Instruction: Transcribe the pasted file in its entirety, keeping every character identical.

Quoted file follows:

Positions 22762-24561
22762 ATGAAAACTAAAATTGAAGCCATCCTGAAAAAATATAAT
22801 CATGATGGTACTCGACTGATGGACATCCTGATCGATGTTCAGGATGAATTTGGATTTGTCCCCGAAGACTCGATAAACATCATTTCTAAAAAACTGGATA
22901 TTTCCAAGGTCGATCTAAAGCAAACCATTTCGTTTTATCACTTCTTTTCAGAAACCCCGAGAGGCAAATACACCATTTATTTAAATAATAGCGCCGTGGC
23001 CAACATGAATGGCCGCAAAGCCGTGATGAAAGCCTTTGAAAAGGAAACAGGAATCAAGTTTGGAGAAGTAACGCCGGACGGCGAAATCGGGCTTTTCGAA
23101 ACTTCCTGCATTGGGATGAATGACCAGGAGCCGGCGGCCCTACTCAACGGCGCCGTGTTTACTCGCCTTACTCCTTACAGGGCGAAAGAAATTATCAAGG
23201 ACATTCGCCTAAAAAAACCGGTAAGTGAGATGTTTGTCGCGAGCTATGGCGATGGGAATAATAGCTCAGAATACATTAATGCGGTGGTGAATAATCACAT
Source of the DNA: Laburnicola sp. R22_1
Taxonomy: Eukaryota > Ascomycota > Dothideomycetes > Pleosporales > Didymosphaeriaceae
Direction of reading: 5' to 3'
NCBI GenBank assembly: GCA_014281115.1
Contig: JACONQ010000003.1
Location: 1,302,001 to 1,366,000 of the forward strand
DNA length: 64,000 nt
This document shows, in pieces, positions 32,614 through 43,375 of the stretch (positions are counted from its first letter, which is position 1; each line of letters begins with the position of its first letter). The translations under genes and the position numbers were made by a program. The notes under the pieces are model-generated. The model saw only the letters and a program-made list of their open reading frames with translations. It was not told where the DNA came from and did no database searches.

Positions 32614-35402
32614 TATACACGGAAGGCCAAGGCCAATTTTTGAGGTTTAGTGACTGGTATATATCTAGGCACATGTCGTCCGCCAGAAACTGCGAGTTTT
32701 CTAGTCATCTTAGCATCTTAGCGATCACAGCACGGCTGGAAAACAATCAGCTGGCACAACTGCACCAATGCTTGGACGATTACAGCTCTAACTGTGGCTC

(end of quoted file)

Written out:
Positions 22762-24561
22762 ATGAAAACTAAAATTGAAGCCATCCTGAAAAAATATAAT
22801 CATGATGGTACTCGACTGATGGACATCCTGATCGATGTTCAGGATGAATTTGGATTTGTCCCCGAAGACTCGATAAACATCATTTCTAAAAAACTGGATA
22901 TTTCCAAGGTCGATCTAAAGCAAACCATTTCGTTTTATCACTTCTTTTCAGAAACCCCGAGAGGCAAATACACCATTTATTTAAATAATAGCGCCGTGGC
23001 CAACATGAATGGCCGCAAAGCCGTGATGAAAGCCTTTGAAAAGGAAACAGGAATCAAGTTTGGAGAAGTAACGCCGGACGGCGAAATCGGGCTTTTCGAA
23101 ACTTCCTGCATTGGGATGAATGACCAGGAGCCGGCGGCCCTACTCAACGGCGCCGTGTTTACTCGCCTTACTCCTTACAGGGCGAAAGAAATTATCAAGG
23201 ACATTCGCCTAAAAAAACCGGTAAGTGAGATGTTTGTCGCGAGCTATGGCGATGGGAATAATAGCTCAGAATACATTAATGCGGTGGTGAATAATCACAT
Source of the DNA: Laburnicola sp. R22_1
Taxonomy: Eukaryota > Ascomycota > Dothideomycetes > Pleosporales > Didymosphaeriaceae
Direction of reading: 5' to 3'
NCBI GenBank assembly: GCA_014281115.1
Contig: JACONQ010000003.1
Location: 1,302,001 to 1,366,000 of the forward strand
DNA length: 64,000 nt
This document shows, in pieces, positions 32,614 through 43,375 of the stretch (positions are counted from its first letter, which is position 1; each line of letters begins with the position of its first letter). The translations under genes and the position numbers were made by a program. The notes under the pieces are model-generated. The model saw only the letters and a program-made list of their open reading frames with translations. It was not told where the DNA came from and did no database searches.

Positions 32614-35402
32614 TATACACGGAAGGCCAAGGCCAATTTTTGAGGTTTAGTGACTGGTATATATCTAGGCACATGTCGTCCGCCAGAAACTGCGAGTTTT
32701 CTAGTCATCTTAGCATCTTAGCGATCACAGCACGGCTGGAAAACAATCAGCTGGCACAACTGCACCAATGCTTGGACGATTACAGCTCTAACTGTGGCTC